Building An Easy And Cost-effective Greenhouse On Your Back Yard
Let’s look at Building An Easy And Cost-effective Greenhouse On Your Back Yard
Thorough planning and preparation is essential before starting your greenhouse project. Putting up a greenhouse need not be time-consuming or expensive. Your greenhouse design will very much depend on your home’s home architecture, space and plants that you want to grow, cost and available location. Make sure that your greenhouse should provide the environment suitable for your chosen type of plants.
Your greenhouse must be built in a site where it will get the full and concentrated sunlight.
Your best option is the “southeast side” of your house or shade of trees. All day sunlight is best, though also consider the morning sunlight coming from the east side because this is adequate for most plants, as it permits the course food production to start early so then progress is maximized.
The location on the east captures most of the November up to February sunshine.
Deciduous trees like oak and maple can shade the greenhouse effectively from the strong late afternoon sun during the summer but they must not shade or cover your greenhouse during the morning. These trees likewise permit maximum sun exposure during the winter due to the shedding of their foliage during fall.
Your greenhouse must not be located beside trees having leaves all year as it will block the winter sun. You must maximize greenhouse exposure to winter sun especially if your greenhouse will be used year-round.
Another necessity for the location of your greenhouse is good drainage. When needed, construct your greenhouse higher than the ground so as irrigation and rainwater will easily drain away.
Light that is required by certain types of plants that you will grow, water, electricity, heat and protection from strong wind are other factors that should also be considered.
Also, you need to set up a workplace and an area for storage of your supplies in your greenhouse.
Here is a simple and easy to construct greenhouse:
5 pieces of 20 foot each “of 5/8 inch” rebar, cut into 1/3’s – 6 foot in length.
7 pieces of 20 foot schedule” 40 PVC” drilled with a hole size 3/16 to ¼ inch “dead center” at 10 feet.
84 feet that is “cut into 4 foot lengths” of “½ schedule 40 PVC”
80 pieces size 2X4 wood (treated).
4 pieces fence posts, 8 foot in length (treated).
Size “40X24 fee” UV “polyethylene”, stabilized
60 pieces 2 ½ inches fence staples
1. Begin by extending a thin rope or string where the “two long sides” of your greenhouse should be. Then pound the 6 foot rebar in, each with a distance of 4 feet away from each other, in a “straight line” and allowing 48 inches to protrude from the soil or ground.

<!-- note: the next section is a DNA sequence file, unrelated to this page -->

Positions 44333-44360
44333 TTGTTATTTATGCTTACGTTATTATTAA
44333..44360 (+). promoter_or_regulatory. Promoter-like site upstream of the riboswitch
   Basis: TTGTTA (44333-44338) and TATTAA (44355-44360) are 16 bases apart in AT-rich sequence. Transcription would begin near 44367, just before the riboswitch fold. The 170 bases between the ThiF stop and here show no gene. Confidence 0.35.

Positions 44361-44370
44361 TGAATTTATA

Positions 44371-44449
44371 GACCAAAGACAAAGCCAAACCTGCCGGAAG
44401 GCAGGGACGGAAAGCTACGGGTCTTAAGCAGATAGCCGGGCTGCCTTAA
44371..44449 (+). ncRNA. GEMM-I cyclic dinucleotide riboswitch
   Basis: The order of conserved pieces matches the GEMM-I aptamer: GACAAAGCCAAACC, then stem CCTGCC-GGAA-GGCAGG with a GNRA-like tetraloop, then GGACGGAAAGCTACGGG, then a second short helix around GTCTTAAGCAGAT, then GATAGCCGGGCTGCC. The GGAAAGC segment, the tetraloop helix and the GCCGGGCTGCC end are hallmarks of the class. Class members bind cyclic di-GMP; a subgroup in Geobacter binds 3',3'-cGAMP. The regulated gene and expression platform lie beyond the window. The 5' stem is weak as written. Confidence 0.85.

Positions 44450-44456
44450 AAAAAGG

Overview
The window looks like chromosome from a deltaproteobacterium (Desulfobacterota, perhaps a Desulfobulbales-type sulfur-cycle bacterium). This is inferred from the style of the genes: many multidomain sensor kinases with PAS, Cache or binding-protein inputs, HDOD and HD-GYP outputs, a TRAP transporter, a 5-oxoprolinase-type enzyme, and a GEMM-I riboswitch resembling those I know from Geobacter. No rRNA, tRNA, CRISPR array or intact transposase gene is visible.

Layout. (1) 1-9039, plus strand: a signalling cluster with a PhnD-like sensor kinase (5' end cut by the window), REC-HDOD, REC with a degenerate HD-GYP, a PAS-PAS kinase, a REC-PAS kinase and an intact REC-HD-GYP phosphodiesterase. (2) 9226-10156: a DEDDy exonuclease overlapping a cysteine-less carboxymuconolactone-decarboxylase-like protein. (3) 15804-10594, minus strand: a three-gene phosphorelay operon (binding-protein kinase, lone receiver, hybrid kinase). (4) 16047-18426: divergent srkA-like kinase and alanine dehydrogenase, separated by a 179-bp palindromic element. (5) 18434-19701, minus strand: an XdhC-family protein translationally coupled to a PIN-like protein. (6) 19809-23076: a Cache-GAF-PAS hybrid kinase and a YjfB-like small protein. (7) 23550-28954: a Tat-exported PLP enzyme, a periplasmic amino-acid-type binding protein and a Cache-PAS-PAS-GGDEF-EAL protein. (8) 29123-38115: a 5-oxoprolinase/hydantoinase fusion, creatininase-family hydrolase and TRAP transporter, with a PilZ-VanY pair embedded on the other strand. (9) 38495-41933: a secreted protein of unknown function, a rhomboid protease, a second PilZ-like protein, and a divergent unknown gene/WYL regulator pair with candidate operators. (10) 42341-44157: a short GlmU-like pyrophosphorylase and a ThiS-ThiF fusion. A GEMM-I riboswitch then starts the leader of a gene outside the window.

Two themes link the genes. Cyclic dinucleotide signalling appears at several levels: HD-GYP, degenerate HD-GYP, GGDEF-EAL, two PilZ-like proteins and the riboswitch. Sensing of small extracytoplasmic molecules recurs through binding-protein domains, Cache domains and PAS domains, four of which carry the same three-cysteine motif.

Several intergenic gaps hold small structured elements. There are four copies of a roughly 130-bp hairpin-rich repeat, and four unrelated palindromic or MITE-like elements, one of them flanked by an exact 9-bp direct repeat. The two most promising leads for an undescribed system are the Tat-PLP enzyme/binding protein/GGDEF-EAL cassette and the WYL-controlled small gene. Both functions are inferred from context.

2. Nail the 2X6 runner on to the “rebar stakes”. This will provide you with something so as to nail on the polyethylene later. You may use a “60 2 ½ inch fence staples”.
3. Slide in the PVC pieces (20 inch) over the “rebar stakes”, making certain that no sharp points are exposed, such as rebar, wire ends, rough pipes, etc.
4. Put the PVC pieces (20 foot) on the “rebar stakes”. You need to have somebody do “one side” as you also do the “other side” carefully and slightly at each time. Make sure that you drilled holes “parallel to the ground”.
5. Slide the wire all through the PVC holes and through the 8 PVC (4foot) pieces “along the roof”.
6. So as the “ribs” will not shift horizontally, you need to wire together the 4 foot PVC pipe lengths with either baling or copper wire. Make certain that the wire is wrapped so that the PVC pipe is forced inward.
7. Construct now the “two end walls” and the doors. Use vertical posts (4X4) 10 foot length and buried 3 or 4 feet for the doorway frame. Make certain that the end walls are not floppy and must stay vertically so that the PVC will not separate. Your door must be very tight so that the wind will not be able to inflate the greenhouse.
8. Drive some nails into the post’s base horizontally of the posts and submerge them to the ground.
9. With somebody’s help, and each person on each side holding the plastic, slide it over the rib cage and then attach the ends by wrapping the plastic’s end around lath pieces then “nail the lath” to the “end walls” and also along the foundation.
10. Be creative and add a few of your personal touches.
All done! Have fun in your greenhouse!
Plant-based whole food recipes to help you feel energized, refreshed and ready to greet each day
From the founde... Read More >
Best practices for the eight most profitable crops
Today only a few dozen large-scale producers dominate the greenhouse produce market. Why... Read More >